You see, I have recently been attending the 5th Exercise & Sport Science Australia Conference, that was combined with the 7th Sports Dieticians Australia Update; held at Jupiters Casino (Gold Coast, Queensland).
Now as I sit here in my hotel room overlooking Surfers Paradise, I am still trying to process all of the information that I have received over the past couple of days so that I can implement it in a way that will benefit our patients.
One of the presentations I sat in on, delivered by Professor Elizabeth Ekin – “Using the telephone to promote physical activity, healthy eating and weight control: From research to real-world application”; raised a few critical points of how important communication technology is in facilitating any type of program.
Now the research she had performed was directed at improving weight loss through promoting physical activity and healthy living in middle aged adults, in remote areas of Queensland via weekly telephone communication (as distance is a limiting factor in being able to meet their patients healthcare needs).
The results they achieved were reportedly in line with the average weight loss program range facilitated by dietitians, where physical activity and healthy eating habits had also improved. Now the most intriguing statistic is that there was a significant participation rate of 92% and a program completion rate of 75%.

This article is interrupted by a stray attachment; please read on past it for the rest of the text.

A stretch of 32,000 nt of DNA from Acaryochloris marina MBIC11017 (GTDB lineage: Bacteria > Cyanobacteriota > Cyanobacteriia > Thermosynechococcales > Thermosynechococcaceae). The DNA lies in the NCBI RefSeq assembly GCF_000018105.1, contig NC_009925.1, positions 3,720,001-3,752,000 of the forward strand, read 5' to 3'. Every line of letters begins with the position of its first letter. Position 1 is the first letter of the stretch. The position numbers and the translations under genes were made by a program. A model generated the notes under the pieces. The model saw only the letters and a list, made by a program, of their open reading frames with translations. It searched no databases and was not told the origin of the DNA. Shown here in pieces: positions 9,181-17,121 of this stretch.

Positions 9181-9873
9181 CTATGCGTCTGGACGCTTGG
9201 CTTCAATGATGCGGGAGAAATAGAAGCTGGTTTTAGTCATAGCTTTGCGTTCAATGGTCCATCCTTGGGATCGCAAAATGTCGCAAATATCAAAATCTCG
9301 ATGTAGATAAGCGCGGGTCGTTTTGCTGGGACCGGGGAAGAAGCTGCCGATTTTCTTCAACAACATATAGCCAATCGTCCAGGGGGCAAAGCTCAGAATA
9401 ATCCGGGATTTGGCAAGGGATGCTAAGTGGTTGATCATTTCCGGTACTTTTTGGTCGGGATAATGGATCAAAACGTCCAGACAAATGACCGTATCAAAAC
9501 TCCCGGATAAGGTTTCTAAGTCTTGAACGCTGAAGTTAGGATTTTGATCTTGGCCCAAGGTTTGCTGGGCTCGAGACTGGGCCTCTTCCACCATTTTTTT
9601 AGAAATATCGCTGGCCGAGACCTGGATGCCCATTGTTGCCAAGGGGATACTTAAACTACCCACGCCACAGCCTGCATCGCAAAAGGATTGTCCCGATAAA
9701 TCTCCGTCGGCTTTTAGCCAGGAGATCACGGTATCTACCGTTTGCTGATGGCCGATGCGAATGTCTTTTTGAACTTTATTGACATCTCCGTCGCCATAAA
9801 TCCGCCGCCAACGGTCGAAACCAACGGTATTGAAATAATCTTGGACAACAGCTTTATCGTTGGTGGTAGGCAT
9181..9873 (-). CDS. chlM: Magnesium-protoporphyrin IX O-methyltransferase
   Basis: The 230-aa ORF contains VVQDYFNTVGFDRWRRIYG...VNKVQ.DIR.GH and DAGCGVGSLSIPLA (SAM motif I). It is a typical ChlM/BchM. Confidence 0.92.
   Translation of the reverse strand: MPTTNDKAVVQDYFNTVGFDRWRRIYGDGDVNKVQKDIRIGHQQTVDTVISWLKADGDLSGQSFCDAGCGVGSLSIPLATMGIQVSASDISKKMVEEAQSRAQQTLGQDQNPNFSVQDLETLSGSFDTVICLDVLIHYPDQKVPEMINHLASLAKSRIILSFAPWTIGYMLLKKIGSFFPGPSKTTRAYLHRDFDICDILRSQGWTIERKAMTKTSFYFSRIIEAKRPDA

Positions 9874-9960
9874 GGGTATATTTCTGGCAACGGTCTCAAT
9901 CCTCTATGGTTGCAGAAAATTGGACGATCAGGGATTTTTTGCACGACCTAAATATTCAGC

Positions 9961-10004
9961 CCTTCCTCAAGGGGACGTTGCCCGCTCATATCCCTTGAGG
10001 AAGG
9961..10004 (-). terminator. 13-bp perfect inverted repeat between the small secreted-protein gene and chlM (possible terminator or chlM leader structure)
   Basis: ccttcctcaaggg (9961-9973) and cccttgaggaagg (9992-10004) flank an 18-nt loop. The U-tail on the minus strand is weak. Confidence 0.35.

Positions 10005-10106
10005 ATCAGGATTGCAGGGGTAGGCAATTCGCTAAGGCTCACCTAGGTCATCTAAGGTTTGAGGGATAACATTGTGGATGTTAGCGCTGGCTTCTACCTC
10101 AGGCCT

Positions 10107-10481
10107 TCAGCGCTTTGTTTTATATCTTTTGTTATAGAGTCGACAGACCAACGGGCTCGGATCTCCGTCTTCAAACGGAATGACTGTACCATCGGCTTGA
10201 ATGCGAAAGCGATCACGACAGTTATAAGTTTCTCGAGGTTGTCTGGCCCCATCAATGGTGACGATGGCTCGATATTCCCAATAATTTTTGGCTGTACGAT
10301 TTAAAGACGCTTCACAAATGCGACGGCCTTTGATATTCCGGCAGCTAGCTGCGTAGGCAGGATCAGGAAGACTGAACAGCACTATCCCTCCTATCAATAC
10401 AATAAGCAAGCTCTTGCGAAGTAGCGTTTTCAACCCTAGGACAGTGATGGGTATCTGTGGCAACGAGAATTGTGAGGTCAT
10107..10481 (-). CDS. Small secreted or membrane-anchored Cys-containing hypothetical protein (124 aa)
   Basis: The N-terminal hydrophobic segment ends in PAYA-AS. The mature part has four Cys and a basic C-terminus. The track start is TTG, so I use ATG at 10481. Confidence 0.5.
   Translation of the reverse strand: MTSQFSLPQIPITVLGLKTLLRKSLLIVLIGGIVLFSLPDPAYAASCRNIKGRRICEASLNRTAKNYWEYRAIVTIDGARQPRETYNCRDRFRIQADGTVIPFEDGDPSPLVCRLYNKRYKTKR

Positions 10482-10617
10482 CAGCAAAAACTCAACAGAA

Even though the research carried out in this study was aimed more at achieving healthy living through nutrition and physical activity (not directly in line with injury rehabilitation); I believe it would be reasonable to draw similar conclusions to the importance of the telephone and other communication technologies in our own treatment programs.
As part of our current service model for facilitating treatment to patients; we put ourselves as Exercise Physiologists directly in front of them to firstly assess, identify and understand their physical challenges; and to prescribe exercises that address the issues identified to improve their quality of life.
Additionally, we provide our patients with face to face support. Sharing with them our knowledge base, we provide them with the motivation and positive reinforcement required to help them achieve the goals we have set out to accomplish together. We also assist them to establish and implement pain coping strategies that work for them, in order to lead them through a process resulting in the self management of their injuries to prevent flare ups or reoccurring injuries.
Since we provide so much value to our patients in the traditional face to face capacity, there must be some way that we could implement a component of our services by embracing the communication technologies that we have available today to provide even more value.
To achieve this we need to extend beyond simply using the telephone (as used in the above research study presented); and begin to look at utilising both mobile phone and computer technology. The possibility of harnessing the power of the telephone, SMS text messaging, email and video conferencing combined to communicate our message to our patients could be enormous.
Not only may it allow us to deepen the relationship that we currently have with our patients, but we may also be able to significantly improve their lives and I feel that in itself is a reason worth exploring the utilisation of communication technology even further.